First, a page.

AnnaLynne McCord reveals she has dissociative identity disorder. Experts explain what that means.

Elise Solé
·5-min read

AnnaLynne McCord revealed that she has dissociative identity disorder (DID), previously known as multiple personality disorder, a diagnosis the 90210 star feels no “shame” in sharing.        

This month, McCord, 33, met with Dr. Daniel Amen, a Los Angeles-based psychiatrist to discuss her disorder, described by the American Psychiatric Association as the existence of two or more identities that cause changes in memory, behavior and emotions. In addition, each identity, which surfaces involuntarily and repeatedly, may have their own food likes and dislikes, clothing styles or hobbies. Other times, a person’s body may feel different with each identity — bigger or smaller or of another gender. "Ongoing gaps in memory about everyday events, personal information and/or past traumatic events" is another symptom. 

“The way this is talked about is with so much shame and I am absolutely uninterested in shame,” McCord told Amen. “There is nothing about my journey that I invite shame into anymore. And that's how we get to the point where we can articulate the nature of these pervasive traumas and stuff, as horrible as they are."

Dissociative identity disorder was previously referred to as "multiple personality disorder," Stephen D. Benning, an associate professor of psychology at the University of Nevada, Las Vegas tells Yahoo Life. However, the DSM (Diagnostic and Statistical Manual of Mental Disorders) broadened the definition with the knowledge that not everyone with the disorder has distinct identities with unique life histories, and to differentiate between other personality disorders.

In McCord’s case, getting raped at age 18 triggered memories of her childhood sexual abuse. In 2017, the actress revealed to the BBC that a friend staying in her home had assaulted her while she slept. “My whole body shut down,” she told the outlet. “For ten years I thought it was my fault, I didn’t fight back.” McCord went on with her life, although she felt suicidal and engaged in self-harm behavior, even playing a rape victim on 90210, a storyline she valued, given her advocacy work with rape victims. McCord also said she had large gaps in memory, telling Amen, "I don't have anything until around 5. Then from 5 to 11, I recount incidents throughout. Then when I was 13, I have a singled-out memory that was one thing, but I don't have the sense of anything else at that time."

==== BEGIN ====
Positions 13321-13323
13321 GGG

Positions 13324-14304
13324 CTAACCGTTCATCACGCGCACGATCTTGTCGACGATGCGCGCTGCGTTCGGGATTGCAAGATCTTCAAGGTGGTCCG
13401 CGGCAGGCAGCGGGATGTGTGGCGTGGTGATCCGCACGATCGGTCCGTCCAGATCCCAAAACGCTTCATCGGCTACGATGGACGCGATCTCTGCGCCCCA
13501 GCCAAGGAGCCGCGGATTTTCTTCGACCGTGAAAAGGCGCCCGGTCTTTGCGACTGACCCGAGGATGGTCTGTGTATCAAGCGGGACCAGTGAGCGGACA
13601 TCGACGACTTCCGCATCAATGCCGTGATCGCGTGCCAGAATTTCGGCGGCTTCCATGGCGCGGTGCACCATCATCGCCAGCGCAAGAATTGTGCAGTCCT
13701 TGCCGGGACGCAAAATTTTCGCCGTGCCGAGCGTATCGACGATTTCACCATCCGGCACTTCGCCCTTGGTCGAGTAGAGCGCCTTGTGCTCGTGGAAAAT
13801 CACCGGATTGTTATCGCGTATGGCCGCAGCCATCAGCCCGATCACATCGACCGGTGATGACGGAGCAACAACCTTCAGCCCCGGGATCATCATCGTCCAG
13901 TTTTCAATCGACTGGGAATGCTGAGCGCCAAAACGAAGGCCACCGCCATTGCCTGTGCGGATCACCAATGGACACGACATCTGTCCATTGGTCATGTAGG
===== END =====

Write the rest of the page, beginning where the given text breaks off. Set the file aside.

According to Helen Friedman, a clinical psychologist in St. Louis, Mo., who has studied the disorder for 40 years, it is a primitive defense that arises from childhood chronic trauma, as opposed to a singular incident that occurs while a child is in a consistently positive caregiving environment. "There can be very distinct, well-rounded 'alters' [alternative personalities] or fragments of others who come out for a single purpose," she tells Yahoo Life.     

“In my history, you’ll see me just show up with a black wig and a new personality and I was this tough little ‘baddie,’” the Nip/Tuck actress told Amen. “And then I’d be the bohemian flower child.” For the most part, McCord said she embodied a “balls to the walls, middle fingers to the sky, anarchist from hell who will stab you with a spiked ring she wears and you’ll like it” personality adding, “She was a nasty little creature.”

However, as an actress hired to portray different characters, McCord did not realize that she had dissociative identity disorder until her role in the 2012 film Exicon. "I played a very cerebral, disturbed, strange little girl that was very close to who I feel I am on the inside,” she said. “It was very exposing, very confronting, probably a bit re-traumatizing without realizing it.” The day McCord wrapped the film, she “had to be happy, crazy Beverly Hills blonde bombshell” an uncomfortable transition on the heels of a darker project.    

"To the extent that people are called on to play multiple roles in their lives, it may be easier to not recognize the possibility of having dissociative identity disorder," says Benning. "We all play different roles during the day, however, 'me' is still experienced as a continuity. The disorder differs in that there might be periods of life or every-day events that one can't recall. It's the amnesia that separates the disorder." And those close to a person with the disorder might not realize they have it, says Friedman.      

Dissociative identity disorder can't be treated with medication. According to the International Society for the Study of Trauma and Dissociation, "Alters are recognized as legitimate aspects of the self that help cope with various life circumstances, and the goal is to achieve a working harmony or resolution among all alters if not a fusion of identities." Treatment also involves "carefully confronting and integrating trauma memories into a narrative of a person's past" and "coordinate functioning and cooperation among alternate identities in the present and future."  

"And when we talk about the profound experience of multiple identities and dissociative amnesia, there is no singular neurotransmitter that could be addressed with pills," adds Benning.  

McCord and Amen will work together going forward with McCord hopeful about her future. "For me, my heart is to change this narrative about the behaviors that follow trauma," she told the doctor. "And not responding to someone or judging someone for their actions, but asking, 'What happened to you? How did we get here?'"

If you or someone you know are experiencing suicidal thoughts, call 911, or call the National Suicide Prevention Lifeline at 1-800-273-8255 or text HOME to the Crisis Text Line at 741741.

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